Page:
o  Use of unknown extension headers can prevent an NIDS/IPS from
      processing layer-4 information.

   o  Use of IPv6 fragmentation requires a stateful fragment-reassembly
      operation, even for decoy traffic employing forged source
      addresses (see e.g., [nmap]).

-- Per (1), this seems analogous to the argumentation in Section 5 but in that section there were details around the limitation of hardware support.  Is there an analogous reference here?  That is, asserting that computation requirements to process EH is a significant additional load?

-- How is the core issue of (3) different than handling fragments in IPv4 (i.e., operators dropping them at the border and NIPS/NIDS also have to reassembly them to avoid evasion)?

** Section 6.5.  Thanks for including the reference to [Zack-FW-Benchmark].  Due to the age of the benchmark, another sentence explaining how 2013-era firewalls are still quite similar to those used now would be helpful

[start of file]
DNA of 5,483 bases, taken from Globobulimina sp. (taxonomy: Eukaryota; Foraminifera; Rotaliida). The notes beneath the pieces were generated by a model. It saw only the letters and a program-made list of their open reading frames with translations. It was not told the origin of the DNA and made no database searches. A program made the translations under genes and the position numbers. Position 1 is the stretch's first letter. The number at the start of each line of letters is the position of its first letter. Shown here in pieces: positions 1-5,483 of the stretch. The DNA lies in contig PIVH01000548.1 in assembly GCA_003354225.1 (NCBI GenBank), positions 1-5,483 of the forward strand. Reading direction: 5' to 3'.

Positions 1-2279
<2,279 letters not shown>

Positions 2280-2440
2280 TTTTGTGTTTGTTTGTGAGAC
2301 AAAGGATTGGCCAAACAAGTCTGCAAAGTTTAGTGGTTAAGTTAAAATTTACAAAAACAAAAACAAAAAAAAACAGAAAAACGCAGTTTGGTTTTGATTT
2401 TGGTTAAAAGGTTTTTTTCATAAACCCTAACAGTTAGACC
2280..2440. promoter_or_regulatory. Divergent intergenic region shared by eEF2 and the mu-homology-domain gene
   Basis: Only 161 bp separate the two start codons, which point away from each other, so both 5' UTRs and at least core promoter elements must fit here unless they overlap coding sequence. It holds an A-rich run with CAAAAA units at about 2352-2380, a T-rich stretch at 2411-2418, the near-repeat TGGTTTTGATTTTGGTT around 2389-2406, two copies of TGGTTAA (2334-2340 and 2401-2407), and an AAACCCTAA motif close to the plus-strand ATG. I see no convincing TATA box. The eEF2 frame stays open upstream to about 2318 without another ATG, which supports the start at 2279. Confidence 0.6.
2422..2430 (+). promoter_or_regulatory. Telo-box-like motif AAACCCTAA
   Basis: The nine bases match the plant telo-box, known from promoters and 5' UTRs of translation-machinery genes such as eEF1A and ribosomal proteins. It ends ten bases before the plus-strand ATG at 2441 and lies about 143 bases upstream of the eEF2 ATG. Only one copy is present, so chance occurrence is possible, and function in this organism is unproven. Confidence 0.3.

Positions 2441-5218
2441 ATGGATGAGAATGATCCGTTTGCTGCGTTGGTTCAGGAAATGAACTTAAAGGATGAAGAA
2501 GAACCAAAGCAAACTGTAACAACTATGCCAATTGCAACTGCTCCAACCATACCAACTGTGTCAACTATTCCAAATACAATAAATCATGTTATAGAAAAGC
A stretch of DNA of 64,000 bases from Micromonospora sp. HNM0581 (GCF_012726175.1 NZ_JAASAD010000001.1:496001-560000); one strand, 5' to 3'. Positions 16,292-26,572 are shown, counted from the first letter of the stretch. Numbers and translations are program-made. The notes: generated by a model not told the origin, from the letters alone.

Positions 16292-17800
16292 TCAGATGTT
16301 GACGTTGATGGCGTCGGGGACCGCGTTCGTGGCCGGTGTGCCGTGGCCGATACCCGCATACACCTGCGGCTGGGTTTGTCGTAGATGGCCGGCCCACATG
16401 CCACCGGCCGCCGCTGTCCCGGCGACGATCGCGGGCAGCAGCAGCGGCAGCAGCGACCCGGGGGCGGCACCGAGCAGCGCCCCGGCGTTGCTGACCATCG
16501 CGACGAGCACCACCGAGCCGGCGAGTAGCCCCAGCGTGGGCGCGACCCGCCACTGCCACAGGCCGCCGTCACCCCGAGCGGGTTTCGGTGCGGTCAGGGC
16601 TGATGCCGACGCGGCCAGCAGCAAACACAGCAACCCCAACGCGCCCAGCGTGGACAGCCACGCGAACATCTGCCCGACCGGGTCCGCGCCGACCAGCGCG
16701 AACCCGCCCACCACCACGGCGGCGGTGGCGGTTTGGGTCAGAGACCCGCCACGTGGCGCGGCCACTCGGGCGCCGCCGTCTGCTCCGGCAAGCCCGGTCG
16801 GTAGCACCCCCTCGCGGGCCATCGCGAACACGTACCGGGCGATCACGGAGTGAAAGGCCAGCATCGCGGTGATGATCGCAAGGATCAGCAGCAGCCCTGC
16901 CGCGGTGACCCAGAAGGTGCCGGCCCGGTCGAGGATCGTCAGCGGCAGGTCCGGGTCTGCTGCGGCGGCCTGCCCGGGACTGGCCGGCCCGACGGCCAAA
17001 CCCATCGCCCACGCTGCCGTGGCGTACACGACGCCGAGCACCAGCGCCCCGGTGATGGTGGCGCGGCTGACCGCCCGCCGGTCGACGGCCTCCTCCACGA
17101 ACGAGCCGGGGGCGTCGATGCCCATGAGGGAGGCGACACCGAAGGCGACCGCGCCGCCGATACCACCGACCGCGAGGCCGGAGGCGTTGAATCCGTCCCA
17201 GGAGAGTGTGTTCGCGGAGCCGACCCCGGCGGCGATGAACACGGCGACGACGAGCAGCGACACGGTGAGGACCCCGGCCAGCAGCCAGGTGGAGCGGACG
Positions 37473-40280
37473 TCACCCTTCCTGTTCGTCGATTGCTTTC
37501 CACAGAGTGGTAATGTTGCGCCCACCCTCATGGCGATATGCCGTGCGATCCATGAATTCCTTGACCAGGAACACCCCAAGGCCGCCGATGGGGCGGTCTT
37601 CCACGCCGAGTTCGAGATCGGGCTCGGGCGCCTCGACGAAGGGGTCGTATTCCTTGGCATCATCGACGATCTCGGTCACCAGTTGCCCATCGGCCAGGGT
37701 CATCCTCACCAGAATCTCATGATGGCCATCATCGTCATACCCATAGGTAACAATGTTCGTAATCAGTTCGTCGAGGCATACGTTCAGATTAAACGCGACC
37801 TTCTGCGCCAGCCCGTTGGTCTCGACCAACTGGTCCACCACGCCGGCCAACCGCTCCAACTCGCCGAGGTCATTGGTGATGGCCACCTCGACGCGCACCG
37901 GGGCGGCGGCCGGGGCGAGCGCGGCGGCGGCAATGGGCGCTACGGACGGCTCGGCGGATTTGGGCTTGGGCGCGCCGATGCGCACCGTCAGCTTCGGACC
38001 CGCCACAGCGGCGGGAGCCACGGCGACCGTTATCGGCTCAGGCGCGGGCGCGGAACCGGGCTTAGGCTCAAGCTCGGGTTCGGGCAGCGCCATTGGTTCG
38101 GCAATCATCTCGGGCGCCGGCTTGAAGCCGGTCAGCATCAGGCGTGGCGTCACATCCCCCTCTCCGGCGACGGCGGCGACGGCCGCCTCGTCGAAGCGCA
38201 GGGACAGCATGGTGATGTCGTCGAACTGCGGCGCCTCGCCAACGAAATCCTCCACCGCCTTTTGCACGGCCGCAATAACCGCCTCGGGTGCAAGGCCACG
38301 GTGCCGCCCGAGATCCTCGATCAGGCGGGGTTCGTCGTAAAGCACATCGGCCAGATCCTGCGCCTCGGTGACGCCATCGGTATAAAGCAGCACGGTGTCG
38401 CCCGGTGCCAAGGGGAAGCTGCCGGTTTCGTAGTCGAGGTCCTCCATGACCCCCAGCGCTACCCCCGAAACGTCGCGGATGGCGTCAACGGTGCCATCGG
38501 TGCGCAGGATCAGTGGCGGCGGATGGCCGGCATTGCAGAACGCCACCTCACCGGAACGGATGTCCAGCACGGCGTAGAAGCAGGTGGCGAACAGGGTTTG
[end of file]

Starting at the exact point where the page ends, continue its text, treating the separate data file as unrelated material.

Éric Vyncke
No Objection
Comment (2021-04-20 for -06) Sent
Thank you for the work put into this document. The authors know my deep interest in this kind of work on the IPv6 extensibility.

Please find below some non-blocking COMMENT points (but replies would be appreciated), and one nit.

Special thanks to Loganaden Velvindron and Tim Winters for the IoT/INT directorates reviews:

I hope that this helps to improve the document,




Generic comment: does the word "carrier-grade router" represent the 'core' and/or 'edge' routers ?

-- Section 1 --
  "evidence exists that IPv6 packets with EHs are
   intentionally dropped in the public Internet in some network
The above strong assertion is really generic... Did the authors check about "intentionally" (by the network operator) ? I also fail to understand the mix of "public Internet", which is global, and "in some network deployments", which is quite specific. Should there be a comma ? Or is it about my generic question on whether it is edge / core ?

Also, a fresh reference to "evidence" would be welcome.

In the set of goal, is it on purpose that both bullets 1 and 3 are about "operational ... implications " and "operational issues" ? Should those bullet be merged ?

-- Section 4 --
It appears to me that "Some of the operational implications of IPv6 Extension Headers " is also about security implications.

Does RFC 7112 still apply for RFC 8200 ? As the first fragment MUST contain all header up-to and including the upper-layer one? (in this case the ICMPv6). So, this reference should perhaps be in the second list ?

-- Section 5 --